In our previous installment of Boiler History, we took a look at the how innovations in boiler technology helped give birth to the power industry in America. Boilers became safer and easier to use, and designs were specialized for a variety of residential and commercial functions.
The mercury is rising and the days are getting longer, which can mean only one thing: Spring is on its way! As the heating season comes to a close, it’s the perfect time to plan an annual checkup for your boiler.
In the first chapter of our new Boiler History series, we looked at the invention of the steam boiler and its rise from a simple kettle on a fire to a turn-of-the-century mechanical marvel. We left off with pioneers like George Babcock and Steven Wilcox, and firms like the Stirling Boiler Company and the Grieve Grate Company, competing to produce the best boilers, while Americans were coming to depend on the safe, reliable heat they provided.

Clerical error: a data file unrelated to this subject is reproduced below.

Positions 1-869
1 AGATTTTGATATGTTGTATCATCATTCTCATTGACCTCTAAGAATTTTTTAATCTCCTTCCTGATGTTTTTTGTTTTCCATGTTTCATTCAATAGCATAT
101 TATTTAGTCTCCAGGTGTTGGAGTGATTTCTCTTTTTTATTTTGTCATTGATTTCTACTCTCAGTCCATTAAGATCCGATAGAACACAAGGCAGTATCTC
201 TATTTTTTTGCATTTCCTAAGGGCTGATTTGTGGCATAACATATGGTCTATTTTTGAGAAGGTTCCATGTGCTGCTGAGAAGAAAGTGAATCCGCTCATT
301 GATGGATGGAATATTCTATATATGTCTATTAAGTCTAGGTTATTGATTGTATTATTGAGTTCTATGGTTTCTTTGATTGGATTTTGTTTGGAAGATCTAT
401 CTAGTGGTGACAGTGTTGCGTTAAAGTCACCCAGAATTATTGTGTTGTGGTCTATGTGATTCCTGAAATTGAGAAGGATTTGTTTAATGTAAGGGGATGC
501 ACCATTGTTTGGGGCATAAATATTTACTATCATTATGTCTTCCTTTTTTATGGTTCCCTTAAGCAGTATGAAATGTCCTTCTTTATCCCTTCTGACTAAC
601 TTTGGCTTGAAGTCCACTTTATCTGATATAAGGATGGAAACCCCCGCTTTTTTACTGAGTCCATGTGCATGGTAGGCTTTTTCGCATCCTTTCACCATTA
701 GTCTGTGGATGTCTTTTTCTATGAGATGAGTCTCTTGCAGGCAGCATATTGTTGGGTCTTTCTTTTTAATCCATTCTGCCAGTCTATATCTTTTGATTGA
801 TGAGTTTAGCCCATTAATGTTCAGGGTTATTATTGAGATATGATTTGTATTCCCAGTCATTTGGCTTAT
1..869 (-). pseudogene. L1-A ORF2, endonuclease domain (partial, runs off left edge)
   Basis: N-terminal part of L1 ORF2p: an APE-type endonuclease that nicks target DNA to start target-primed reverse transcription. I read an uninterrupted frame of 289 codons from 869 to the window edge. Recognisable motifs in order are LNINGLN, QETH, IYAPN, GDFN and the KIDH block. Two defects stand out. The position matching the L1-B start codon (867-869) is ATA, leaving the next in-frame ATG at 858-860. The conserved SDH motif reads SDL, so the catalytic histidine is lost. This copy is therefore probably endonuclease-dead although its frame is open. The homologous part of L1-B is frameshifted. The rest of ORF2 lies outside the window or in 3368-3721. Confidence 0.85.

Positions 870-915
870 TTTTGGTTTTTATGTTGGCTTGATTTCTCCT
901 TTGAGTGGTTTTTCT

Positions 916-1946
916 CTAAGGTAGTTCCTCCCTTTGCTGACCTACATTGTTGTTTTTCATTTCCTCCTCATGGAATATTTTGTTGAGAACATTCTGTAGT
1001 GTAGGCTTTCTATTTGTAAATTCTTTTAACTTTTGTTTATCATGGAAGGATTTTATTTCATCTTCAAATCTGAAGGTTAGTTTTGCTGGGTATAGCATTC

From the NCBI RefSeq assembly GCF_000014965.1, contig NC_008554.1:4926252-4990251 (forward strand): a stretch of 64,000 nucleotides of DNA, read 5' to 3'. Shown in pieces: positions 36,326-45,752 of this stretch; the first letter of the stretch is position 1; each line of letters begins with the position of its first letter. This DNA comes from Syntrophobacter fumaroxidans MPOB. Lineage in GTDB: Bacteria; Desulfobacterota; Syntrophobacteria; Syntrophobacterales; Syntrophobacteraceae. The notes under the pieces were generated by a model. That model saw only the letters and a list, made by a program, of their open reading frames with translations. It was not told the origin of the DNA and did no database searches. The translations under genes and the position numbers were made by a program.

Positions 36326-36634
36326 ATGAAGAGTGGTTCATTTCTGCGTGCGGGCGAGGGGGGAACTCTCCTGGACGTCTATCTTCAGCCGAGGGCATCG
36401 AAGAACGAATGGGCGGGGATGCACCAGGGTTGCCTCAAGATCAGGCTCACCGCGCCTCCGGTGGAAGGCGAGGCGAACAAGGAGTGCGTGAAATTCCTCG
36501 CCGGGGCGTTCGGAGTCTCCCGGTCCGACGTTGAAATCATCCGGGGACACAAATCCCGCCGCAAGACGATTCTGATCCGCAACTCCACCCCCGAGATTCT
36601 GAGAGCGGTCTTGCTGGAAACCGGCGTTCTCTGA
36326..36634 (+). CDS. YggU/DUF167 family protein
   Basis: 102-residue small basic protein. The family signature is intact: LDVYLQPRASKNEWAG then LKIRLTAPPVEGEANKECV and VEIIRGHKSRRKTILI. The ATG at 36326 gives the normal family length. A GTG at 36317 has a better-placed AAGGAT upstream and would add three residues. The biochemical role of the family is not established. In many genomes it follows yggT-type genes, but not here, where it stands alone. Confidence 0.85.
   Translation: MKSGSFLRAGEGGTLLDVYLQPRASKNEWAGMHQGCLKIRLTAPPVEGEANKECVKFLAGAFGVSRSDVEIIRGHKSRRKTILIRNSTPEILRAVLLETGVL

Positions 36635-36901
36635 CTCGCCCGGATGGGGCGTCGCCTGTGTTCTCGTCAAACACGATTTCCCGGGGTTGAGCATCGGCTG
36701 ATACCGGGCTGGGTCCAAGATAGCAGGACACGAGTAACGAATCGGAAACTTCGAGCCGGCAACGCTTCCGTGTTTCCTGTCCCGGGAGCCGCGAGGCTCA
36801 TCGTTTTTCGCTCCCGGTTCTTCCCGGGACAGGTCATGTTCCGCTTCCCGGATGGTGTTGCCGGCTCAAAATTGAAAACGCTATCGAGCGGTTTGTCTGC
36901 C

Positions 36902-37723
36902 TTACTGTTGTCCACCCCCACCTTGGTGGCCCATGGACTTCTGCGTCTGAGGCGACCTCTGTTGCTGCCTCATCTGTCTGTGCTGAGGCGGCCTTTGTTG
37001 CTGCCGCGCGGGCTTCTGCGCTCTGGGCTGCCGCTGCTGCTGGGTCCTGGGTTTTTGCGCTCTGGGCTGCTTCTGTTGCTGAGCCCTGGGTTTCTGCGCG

If colder temperatures and shorter days have your boiler working overtime, then it’s the perfect time to make sure you’re taking all the necessary steps to maximize your energy efficiency. In addition to shaving money off operating costs, these tips will also help extend the life and effectiveness of your boiler. That means your overall cost of ownership will be reduced and your bottom line will benefit.
Through the years, we’ve all come to love the power and reliability of steam heat – just a load of this vintage model that was one of our very first rental boilers! But like every great invention, boilers have a rich history. In this new blog series, we’re going to take a look at some of the milestones in the evolution of the modern boiler and marvel at how far we’ve come.